Halloween has always been my favorite holiday. As a child, I looked forward all year to dressing up and going trick-or-treating. I still love putting on costumes and carving pumpkins.
But as much as I love the holiday, it also has its share of detractors. There is plenty of debate about whether parents should limit their kids’ access to Halloween activities and candy, in the name of fending off a lifetime of sugar cravings, or let them eat their fill. With childhood obesity on the rise and many parents eager to limit added sugars in their children’s diets, which approach is best for helping kids learn healthy eating habits?
I spoke to dozens of parents about how they handle Halloween candy, many of them fellow dietitians. At one end of the spectrum of control are parents who avoid taking their kids trick-or-treating and take them swimming or bowling instead. They say their kids haven’t complained about missing out on the festivities. And there are the parents who subscribe to the “switch witch” or “candy fairy” approach. They take their kids trick-or-treating and may let them have a couple of pieces of candy that evening. But once the kids are in bed, the parents switch out the candy stash for a toy. Blaming the candy’s disappearance on a witch or fairy helps displace any anger the kids might feel toward their parents.
Penn State University research shows, however, that girls who have treats on a regular basis eat less of these foods when they are offered them and tend to be slimmer. Another study from the Netherlands compared the eating behaviors of children who were told they couldn’t have sweets, couldn’t have fruit or were permitted to eat what they wanted. The restricted groups wanted more of the foods they weren’t allowed to have and ate more overall. This suggests that a deprivation mentality backfires when it comes to teaching self-regulation and weight management.
At the other extreme are parents who let their kids eat as much candy as they want. The theory behind this is that kids might overdo it the first couple of days but then tire of the treats and eventually forget about them. Some parents say this approach helps kids learn to self-regulate.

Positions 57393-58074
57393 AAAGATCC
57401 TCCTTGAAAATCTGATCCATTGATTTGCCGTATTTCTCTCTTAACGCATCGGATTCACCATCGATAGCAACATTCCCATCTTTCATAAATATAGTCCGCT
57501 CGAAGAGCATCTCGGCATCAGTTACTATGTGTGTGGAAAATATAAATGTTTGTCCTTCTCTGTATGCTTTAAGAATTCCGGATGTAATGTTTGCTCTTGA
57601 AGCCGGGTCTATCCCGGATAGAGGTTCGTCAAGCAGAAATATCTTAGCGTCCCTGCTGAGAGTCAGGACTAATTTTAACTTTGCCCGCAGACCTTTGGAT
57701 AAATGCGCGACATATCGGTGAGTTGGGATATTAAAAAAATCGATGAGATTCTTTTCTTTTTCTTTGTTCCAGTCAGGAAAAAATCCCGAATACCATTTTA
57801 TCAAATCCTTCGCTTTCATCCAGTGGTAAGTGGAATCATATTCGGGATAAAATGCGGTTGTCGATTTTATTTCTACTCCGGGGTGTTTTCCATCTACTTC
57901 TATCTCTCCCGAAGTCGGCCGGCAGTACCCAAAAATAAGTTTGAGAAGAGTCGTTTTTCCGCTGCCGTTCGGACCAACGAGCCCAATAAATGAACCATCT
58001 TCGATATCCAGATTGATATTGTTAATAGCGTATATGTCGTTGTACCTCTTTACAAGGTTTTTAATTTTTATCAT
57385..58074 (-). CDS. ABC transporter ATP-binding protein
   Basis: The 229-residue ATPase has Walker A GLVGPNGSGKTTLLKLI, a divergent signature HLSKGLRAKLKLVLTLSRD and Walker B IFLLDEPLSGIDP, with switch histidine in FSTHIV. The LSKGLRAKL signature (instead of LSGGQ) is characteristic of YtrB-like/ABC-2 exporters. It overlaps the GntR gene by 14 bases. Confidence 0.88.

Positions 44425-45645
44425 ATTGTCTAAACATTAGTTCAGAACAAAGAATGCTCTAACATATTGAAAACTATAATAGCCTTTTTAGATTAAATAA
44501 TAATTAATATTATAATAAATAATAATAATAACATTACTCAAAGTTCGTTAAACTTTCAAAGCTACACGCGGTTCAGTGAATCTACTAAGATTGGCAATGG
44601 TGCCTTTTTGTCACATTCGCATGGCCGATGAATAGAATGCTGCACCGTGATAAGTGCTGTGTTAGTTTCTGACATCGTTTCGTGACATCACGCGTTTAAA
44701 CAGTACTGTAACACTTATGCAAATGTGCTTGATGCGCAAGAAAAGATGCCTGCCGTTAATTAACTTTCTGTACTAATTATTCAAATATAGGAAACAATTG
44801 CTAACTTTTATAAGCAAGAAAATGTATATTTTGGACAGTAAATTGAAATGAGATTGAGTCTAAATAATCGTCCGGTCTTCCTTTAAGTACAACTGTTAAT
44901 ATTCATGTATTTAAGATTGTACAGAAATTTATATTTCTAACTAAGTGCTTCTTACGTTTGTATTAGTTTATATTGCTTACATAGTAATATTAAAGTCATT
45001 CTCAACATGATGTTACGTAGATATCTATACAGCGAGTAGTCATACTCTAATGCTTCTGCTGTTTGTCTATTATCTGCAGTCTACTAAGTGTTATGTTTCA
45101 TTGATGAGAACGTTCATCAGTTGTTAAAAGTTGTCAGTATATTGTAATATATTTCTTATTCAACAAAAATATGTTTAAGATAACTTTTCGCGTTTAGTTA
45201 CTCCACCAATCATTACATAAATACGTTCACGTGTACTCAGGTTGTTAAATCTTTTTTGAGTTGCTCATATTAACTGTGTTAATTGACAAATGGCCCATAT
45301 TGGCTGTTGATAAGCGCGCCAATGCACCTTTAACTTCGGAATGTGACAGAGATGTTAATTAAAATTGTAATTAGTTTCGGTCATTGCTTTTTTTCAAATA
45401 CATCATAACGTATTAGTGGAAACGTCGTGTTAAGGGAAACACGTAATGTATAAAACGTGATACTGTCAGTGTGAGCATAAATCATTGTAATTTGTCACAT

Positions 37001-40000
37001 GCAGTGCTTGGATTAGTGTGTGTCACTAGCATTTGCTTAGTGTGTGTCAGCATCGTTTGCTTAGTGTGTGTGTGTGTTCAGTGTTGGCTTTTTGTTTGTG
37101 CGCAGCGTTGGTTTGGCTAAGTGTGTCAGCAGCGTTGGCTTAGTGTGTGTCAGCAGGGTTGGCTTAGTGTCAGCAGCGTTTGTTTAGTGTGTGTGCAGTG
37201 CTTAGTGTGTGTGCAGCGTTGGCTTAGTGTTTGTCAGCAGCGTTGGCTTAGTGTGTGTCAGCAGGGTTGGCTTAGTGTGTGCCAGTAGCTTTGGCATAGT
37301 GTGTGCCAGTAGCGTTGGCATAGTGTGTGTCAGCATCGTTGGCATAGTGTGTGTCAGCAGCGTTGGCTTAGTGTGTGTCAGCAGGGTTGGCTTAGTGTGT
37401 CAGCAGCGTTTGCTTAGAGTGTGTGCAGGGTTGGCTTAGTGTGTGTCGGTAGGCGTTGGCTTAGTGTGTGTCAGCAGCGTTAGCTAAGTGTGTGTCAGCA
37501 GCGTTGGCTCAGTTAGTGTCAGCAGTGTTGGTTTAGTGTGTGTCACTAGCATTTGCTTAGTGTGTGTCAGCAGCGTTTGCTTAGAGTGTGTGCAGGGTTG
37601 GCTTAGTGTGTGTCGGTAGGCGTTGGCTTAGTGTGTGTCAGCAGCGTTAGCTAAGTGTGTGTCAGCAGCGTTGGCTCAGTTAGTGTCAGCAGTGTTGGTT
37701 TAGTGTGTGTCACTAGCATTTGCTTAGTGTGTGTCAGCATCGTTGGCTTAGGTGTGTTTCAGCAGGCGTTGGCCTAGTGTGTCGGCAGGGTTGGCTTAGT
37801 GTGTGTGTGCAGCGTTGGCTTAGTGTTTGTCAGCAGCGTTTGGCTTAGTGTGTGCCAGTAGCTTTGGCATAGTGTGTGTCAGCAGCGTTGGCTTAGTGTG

According to research, though, letting kids indulge in as many treats as they want is linked to them being less in tune with the signals their body sends them when they are full. Kids of parents with an indulgent feeding style also have more trouble regulating themselves around food and tend to weigh more than other children. So it seems that allowing kids to eat all the candy they want teaches them to ignore their satiety cues, setting them up to be overweight adults.
As a dietitian, I tell parents to approach Halloween as a learning opportunity. Sweets and other treats are part of life, and sheltering kids from less healthy foods doesn’t teach them how to manage them and regulate their eating as adults. Here are my suggestions on how to let your children enjoy the treats of Halloween without going overboard.
Have candy after meals and with snacks: According to dietitian and family therapist Ellyn Satter, author of “Child of Mine: Feeding With Love and Good Sense,” it’s fine to let kids have a few pieces of candy a day, either as dessert after a meal or as a sit-down snack. You can include a piece of candy in their lunch if they want.
This encourages mindful eating rather than distracted eating in front of the TV or on the run. Eating small amounts of treats should help kids learn to savor them and enjoy them more so they’re satisfied. Having these treats after a meal or snack means there will be less room for candy, plus the protein and fat will help slow down the sugar rush. If they are asking for snacks at bedtime, offer a healthy option that they can follow with a small piece of candy (though if sugar makes them hyper, bedtime might not be the best time for treats).
Let your kids know that if they’re able to stick to these rules, they can have control over their candy stash. If they can’t, the parent should take charge. Make sure you communicate the plan before trick-or-treating so everyone knows what to expect.
Keep candy in a tall kitchen cupboard: Out of sight, out of mind. This holds true for kids and adults when it comes to food. Don’t let kids keep candy or other food in their rooms. Food stays in the kitchen, and the less healthy options should be hidden in a cupboard, not out on the counter for all to see (and grab mindlessly).
Let them pick their favoriets and “make it worth it”: Have your kids pick out the candy they love and give away the rest. Learning to choose treats you really enjoy is an important part of healthy eating. You want your kids to savor and enjoy the treats they love rather than go for volume and not really take pleasure in what they’re eating.
Focus on healthy living, not weight: When you talk about food with your kids, focus on making healthy choices rather than controlling weight. Research suggests that commenting on children’s weight can increase the likelihood of unhealthy dieting as well as binge eating and other eating disorders.
Use Halloween as a growth opportunity for the family: Think about how you want your family to approach food and treats, and consider the example you’re setting with your eating habits. Do your kids see you making your way to the candy bowl every night? Practice the same balanced food habits you want your kids to have as adults. I’m willing to bet you’d all be healthier and happier as a result.